One of the things which helps them decide is whether they feel that you actually know what a PhD entails. From your post, this does not seem to be the case.

Second, few reputable PhD programs will accept a students without ensuring that they are fully supported for at least 5 years. By “fully supported”, I mean full tuition as well as a teaching or research assistantship (a 50% appointment). There is simply no way that anybody who is not independently wealthy can support themselves through a PhD.

Third, there is no such thing as a safety school for a PhD. There is no reputable PhD program which will accept any applicant who had above a certain GPA and GRE scores. As I wrote - a PhD student costs a lot of money, so every program is going to be choosey. So please disabuse yourself of this notion.

The only PhD programs which accept almost every applicant are those which expect you to pay everything out of your pocket, and will provide you with no support, and none are really reputable. Some are no more than diploma mills.

Again - no such thing as a safety school for a PhD.

A PhD is a research degree - you are expected to work on your own research project for 3-5 years. That is your PhD. It is expected to be original and independent. Nobody will give you topics to research, and no program will allow you to bounce around for a few years, trying to decide what you want to do.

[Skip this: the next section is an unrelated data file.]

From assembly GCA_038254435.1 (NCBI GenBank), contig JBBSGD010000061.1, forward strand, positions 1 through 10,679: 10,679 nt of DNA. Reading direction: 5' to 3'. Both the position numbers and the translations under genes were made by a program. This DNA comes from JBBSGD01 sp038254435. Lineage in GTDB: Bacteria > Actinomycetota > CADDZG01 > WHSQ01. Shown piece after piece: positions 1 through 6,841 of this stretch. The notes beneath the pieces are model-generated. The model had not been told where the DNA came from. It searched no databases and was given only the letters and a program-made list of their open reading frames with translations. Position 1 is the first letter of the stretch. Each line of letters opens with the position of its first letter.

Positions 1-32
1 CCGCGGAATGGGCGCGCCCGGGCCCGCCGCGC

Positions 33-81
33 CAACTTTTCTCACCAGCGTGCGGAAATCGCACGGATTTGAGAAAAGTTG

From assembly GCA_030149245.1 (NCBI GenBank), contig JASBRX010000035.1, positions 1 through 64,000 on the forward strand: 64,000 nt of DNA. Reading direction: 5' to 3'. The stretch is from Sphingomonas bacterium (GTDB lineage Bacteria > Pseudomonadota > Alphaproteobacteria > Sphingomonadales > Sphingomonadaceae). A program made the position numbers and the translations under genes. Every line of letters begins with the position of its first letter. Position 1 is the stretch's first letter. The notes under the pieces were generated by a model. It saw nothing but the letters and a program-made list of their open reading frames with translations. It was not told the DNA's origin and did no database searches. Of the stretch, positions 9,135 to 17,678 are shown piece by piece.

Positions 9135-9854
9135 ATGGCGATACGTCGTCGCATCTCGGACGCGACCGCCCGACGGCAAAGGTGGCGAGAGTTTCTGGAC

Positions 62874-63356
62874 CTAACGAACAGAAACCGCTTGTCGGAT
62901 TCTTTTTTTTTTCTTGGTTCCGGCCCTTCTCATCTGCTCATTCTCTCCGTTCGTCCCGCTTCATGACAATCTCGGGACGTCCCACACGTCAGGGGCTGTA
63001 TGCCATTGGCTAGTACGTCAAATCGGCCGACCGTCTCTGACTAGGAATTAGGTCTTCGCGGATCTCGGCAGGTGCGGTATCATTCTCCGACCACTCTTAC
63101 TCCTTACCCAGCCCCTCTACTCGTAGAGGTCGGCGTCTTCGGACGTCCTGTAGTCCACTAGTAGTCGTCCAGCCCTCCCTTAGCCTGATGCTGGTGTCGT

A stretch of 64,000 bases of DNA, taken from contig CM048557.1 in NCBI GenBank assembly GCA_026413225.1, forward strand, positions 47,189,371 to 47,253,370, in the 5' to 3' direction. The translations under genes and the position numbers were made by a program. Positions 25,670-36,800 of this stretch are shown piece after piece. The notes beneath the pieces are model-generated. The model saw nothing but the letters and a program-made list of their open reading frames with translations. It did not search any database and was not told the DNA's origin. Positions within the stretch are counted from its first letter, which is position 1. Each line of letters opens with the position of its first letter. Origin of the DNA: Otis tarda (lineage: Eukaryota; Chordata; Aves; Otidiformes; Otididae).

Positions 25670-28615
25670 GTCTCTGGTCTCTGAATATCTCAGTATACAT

Are these peer reviewed, and will they be published in reputable peer-reviewed journals? In my field, conferences accept almost all presentations which are submitted, and are therefore not considered at the level of a peer-reviewed journal article. Where were they presented?

What topics in psychology interest you? Are you interested in clinical or not? You should be selecting potential programs based on whether there are people there whose research interests you, or based on the strengths and the direction of the program.

You should really go back and do some research about the process of getting a PhD in psychology in the USA. Contact some PhD programs, figure out what you are interested in researching.

Start practicing your research skills by doing some research on what you need to know and what you need to do in order to do a PhD in an American university.

Good Luck!